[19] studies liberalization regimes and find that trade growth is strongly related to economic growth and investment. Although the paper, by [20] , does not find a direct relation between trade and income, they find that there exist a complex relationship between institutions, trade and growth in a host of countries. They also argue that institutions have a direct effect on incomes, meaning that trade has an indirect effect on incomes through institutions.

Institutions, on the other hand have the tendency to promote integration, while integration is likely to affect institutional quality in a positive manner. Other papers such as [21] have studied the dynamics of trade and growth and stress that labour and business regulation are also quite important. [22] , provide evidence from panel studies that a broad domestic mix of policy, institutions and infrastructure plays a significant role in moderating trade impact on growth in countries.

Development agencies on the other hand have focused extensively on growth and trade facilitation processes, development assistance, regional integration and offered strong recommendation for sustained institutional development, thereby arguing that development is interlinked with the political economic reforms, institutional development, past colonial ties and history, development assistance as well as North-South trade partnerships.

Finally, [23] study intensively, the impact of economic freedom on US consumer exports and imports and find that institutional quality of partner countries has a positive effect on US exports to such countries. Since international trade is not likely to be homogenous, developed countries that exports finished and differential goods will continue to have a strategic trade advantage over countries that export only primary goods.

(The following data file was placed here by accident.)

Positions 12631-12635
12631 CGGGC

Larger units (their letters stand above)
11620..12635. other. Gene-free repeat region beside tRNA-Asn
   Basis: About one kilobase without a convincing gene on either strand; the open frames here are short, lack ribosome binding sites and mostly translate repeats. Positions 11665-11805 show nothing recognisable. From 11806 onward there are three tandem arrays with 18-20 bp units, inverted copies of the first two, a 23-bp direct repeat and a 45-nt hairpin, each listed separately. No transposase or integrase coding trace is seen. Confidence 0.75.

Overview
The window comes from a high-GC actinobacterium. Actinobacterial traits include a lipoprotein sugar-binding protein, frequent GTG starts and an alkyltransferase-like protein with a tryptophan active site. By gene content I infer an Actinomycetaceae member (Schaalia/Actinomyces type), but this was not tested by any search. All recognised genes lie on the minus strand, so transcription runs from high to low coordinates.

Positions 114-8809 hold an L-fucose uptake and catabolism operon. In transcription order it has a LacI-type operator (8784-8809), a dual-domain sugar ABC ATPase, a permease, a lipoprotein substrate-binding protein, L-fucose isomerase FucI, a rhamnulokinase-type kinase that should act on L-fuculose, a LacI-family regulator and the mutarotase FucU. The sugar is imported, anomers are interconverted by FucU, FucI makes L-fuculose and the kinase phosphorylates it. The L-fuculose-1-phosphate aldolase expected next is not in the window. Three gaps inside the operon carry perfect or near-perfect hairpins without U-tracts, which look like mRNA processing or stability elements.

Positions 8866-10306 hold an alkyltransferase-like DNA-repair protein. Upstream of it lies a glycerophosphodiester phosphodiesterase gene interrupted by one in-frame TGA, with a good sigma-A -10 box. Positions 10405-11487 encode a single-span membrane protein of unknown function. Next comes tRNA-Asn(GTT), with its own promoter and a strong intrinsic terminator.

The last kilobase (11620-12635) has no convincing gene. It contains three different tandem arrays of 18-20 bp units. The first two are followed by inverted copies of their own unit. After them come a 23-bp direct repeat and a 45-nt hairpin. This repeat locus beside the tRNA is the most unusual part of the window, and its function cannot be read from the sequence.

2.1. Stylized Facts on Regional Trade and Institutions

International trade in goods has not returned to the rapid growth rate of the years preceding the crisis (see Figure 1 & Figure 2). On the contrary, it decelerated further in 2012, and while the outlook for world trade remains uncertain, the first signs in 2013 do not point to an expansion. After a sharp fall in 2008-2009 and a quick recovery in 2010, the volume of trade in goods grew by only 5.3 per cent in 2011 and by 1.7 per cent in 2012. This slower rate of expansion occurred in developed, developing and transition economies alike, see Table 1 [24] .

Sluggish economic activity in developed economies accounted for most of the slow down in international trade (See Table 1). In 2012, european imports of goods shrank by almost 3 percent in volume and by 5 percent in value. Extremely weak intra-european trade was responsible for almost 90 percent of the decline in european exports in 2012. Likewise, Japan’s exports have not yet recovered from their sharp fall caused by the earthquake of 2011, while the volume of imports has continued to grow at a moderate pace. Also, among the developed economies, only the United states maintained a positive growth rates in its international trade, although this appears to be slowing down in 2013. Trade in general (aggregate exports and imports) also decelerated considerably in developing and transition economies in 2007 due to the global recession. However sluggish increases are noticeable in 2012, in most developing regions. The sole exception was Africa, where exports recovered in countries previously affected by civil conflict. Export growth declined to 4 per cent in the developing countries as a whole see [5] . This slowdown included Asian countries that had previously played a major role in boosting international trade.

Figure 1. Regional trade structure by regions (1960-2010).